** Shapiro, Ralph. Solar Radiative Flux Calculations From Standard Surface Meteorological Observations, Air Force
Geophysics Laboratory, AFGL-TR-82-0039, 1982.
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Inputs (1 of 3)
SITE tab:
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Latitude, longitude, date and time
required to compute solar position
• If a GPS capability on the device, can
automatically assign default latitude and
longitude values
• Set default date and time values from
the system values
• Latitude and longitude values range
checked (as are all numeric inputs in the
app)
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Inputs (2 of 3)
MET (“Meteorological”) tab:
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Values currently manually entered
• Kestrel handheld weather sensor used in
a recent Special Ops team evaluation
• Bluetooth connection on the mobile
device and weather sensor should allow
for automated ingest of values except for
cloud info
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Inputs (3 of 3)
WORK tab:
“Spinner” (drop down menu) for selecting
(standard) clothing and work choices
• Qualitative descriptions (in military
terms) of each of the work levels
• Allows for quick “what-if” calculations to
see results for different work and
clothing choices
• May be able to add additional work and
clothing choices in a future release
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Output (1 of 2)
RSLTS (“Results”) tab:
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Work/Rest Cycle (based on 60 minute
period) in minutes
• Continuous “one time” work duration
time after which Soldiers must be given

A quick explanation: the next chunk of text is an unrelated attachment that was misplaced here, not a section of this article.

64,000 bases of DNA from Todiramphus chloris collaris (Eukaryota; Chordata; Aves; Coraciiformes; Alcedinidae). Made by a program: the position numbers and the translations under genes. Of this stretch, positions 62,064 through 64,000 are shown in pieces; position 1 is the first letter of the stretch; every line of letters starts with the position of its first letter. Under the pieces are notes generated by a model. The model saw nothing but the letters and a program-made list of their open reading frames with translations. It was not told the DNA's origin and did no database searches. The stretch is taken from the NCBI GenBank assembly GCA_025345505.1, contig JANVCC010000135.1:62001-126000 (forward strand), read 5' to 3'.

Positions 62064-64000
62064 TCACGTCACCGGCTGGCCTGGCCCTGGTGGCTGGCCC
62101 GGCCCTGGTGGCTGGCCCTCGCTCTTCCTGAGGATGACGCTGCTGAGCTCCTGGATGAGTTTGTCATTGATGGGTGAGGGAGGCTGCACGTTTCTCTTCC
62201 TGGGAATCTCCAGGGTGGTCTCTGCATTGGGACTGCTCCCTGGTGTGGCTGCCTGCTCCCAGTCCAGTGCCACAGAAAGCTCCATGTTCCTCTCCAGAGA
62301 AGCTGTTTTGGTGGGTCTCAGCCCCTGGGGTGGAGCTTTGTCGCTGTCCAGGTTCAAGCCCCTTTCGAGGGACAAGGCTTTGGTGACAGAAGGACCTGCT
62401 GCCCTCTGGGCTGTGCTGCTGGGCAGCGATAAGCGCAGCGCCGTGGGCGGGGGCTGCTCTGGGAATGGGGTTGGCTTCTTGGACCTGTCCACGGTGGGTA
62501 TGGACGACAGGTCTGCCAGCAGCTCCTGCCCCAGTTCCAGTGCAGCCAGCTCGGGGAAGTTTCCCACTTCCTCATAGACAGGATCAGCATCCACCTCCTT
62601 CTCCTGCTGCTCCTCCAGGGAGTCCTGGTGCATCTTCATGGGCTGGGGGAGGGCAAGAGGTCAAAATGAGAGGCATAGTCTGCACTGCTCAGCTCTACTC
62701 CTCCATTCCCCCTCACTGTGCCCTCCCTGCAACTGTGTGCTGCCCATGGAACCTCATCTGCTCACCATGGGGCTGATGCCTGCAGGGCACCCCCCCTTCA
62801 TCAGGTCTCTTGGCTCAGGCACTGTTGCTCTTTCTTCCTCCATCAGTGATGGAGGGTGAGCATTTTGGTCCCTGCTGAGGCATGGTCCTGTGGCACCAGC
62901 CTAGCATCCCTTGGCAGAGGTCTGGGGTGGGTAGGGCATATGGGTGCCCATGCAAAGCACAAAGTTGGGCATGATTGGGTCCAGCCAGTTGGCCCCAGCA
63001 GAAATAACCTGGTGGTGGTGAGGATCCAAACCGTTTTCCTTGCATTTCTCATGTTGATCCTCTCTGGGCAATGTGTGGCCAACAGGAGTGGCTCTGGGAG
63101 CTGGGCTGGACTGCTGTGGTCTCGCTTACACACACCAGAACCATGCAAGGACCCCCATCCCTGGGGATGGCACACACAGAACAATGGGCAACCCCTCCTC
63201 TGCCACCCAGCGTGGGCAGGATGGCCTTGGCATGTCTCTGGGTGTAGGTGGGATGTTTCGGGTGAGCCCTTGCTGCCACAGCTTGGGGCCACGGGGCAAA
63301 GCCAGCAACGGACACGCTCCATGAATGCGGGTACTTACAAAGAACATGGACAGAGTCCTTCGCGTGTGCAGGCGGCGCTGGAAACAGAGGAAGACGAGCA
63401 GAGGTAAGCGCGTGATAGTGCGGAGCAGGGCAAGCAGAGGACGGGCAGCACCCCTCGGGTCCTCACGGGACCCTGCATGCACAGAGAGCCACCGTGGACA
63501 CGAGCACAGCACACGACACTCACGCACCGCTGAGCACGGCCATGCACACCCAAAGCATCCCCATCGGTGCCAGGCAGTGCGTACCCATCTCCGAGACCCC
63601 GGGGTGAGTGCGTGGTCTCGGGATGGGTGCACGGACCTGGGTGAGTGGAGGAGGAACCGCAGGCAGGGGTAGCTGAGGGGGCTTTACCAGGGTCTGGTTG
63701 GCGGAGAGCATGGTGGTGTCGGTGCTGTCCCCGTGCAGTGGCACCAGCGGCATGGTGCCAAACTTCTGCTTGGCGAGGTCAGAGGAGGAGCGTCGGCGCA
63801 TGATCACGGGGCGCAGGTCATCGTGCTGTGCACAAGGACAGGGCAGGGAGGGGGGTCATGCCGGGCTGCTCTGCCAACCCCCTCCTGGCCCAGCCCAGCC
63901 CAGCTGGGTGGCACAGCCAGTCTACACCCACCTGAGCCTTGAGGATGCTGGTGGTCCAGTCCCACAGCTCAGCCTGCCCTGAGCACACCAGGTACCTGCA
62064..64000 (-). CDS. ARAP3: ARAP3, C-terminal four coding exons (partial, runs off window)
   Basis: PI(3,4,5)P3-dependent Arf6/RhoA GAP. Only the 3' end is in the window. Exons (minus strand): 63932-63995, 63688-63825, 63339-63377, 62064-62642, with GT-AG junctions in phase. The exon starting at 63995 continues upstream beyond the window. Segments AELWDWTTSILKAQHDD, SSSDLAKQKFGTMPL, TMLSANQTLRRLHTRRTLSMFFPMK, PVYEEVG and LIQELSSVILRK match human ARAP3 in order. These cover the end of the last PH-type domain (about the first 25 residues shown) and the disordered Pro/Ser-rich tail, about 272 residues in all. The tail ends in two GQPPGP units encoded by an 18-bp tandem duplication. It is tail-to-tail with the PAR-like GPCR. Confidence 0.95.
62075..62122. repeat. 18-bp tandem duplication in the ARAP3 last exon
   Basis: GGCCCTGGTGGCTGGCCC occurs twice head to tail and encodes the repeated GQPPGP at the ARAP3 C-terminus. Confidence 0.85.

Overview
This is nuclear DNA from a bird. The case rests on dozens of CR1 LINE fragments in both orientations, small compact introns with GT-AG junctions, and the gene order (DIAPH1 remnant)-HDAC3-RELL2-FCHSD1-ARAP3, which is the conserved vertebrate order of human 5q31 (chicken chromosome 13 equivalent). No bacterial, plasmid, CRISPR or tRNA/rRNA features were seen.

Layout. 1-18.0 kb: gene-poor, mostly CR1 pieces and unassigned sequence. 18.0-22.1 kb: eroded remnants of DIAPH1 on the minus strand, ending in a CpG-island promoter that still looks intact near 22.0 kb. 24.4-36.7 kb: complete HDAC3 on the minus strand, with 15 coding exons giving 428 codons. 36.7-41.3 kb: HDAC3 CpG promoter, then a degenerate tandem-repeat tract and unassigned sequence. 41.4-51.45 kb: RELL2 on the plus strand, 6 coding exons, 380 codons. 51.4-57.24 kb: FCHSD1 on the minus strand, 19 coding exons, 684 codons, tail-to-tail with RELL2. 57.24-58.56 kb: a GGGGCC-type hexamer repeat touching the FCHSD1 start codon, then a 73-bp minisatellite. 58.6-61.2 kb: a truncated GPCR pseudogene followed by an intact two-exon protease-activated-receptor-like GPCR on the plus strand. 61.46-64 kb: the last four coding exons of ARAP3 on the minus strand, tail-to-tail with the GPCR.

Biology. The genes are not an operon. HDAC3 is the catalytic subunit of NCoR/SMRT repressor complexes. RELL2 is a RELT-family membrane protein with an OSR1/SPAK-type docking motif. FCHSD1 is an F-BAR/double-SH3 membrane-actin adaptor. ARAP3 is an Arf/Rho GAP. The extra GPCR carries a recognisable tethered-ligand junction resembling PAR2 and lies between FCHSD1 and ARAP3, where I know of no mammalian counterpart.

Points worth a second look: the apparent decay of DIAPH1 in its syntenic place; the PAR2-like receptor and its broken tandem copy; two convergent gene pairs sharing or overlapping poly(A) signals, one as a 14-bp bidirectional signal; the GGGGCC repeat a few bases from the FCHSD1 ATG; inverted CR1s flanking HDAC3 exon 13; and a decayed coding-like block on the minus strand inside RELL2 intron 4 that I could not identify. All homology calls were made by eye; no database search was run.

an extended recovery time, preferably in
the shade
• Water intake requirement provided for
both work/rest cycle and continuous
work times
• May be able to add additional work and
clothing choices in a future release
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Output (2 of 2)
INFO tab:
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Information on app version and
developer point of contact
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Approved For Public Release; Distribution Unlimited
Validation Status
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Guidance from Joint pub lookup tables related to weather is essentially a function of
the WBGT, thus need to ensure the WBGT prediction is accurate!
United Kingdom Meteorological Office (UKMO) has provided ARL with results from a
WBGT measurement study for 4 geographic locations
A validation version of HEAT was developed to display the 2 calculated WBGT
components – natural wet bulb (Tw) & globe temperature (Tg) – as well as the WBGT
WBGT, Tw, and Tg will be compared to the UKMO measured values
To date, 50+ comparisons have been completed
All but 2 WBGT predictions are within 1 deg C of UKMO measured value
Preliminary results are encouraging, however, will
need to perform many more evaluations to be
statistically significant!
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Approved For Public Release; Distribution Unlimited
Summary
• Mobile versions of HEAT can provide critical heat stress
guidance at lower echelons and in training environments
• The WBGT computation eliminates the requirement for costly
WBGT instrumentation
• A recent Special Ops team evaluation will hopefully provide
useful feedback
• WBGT statistical evaluation to be completed in 2012
• HEAT will be made available to the military pending outcome of
the WBGT evaluation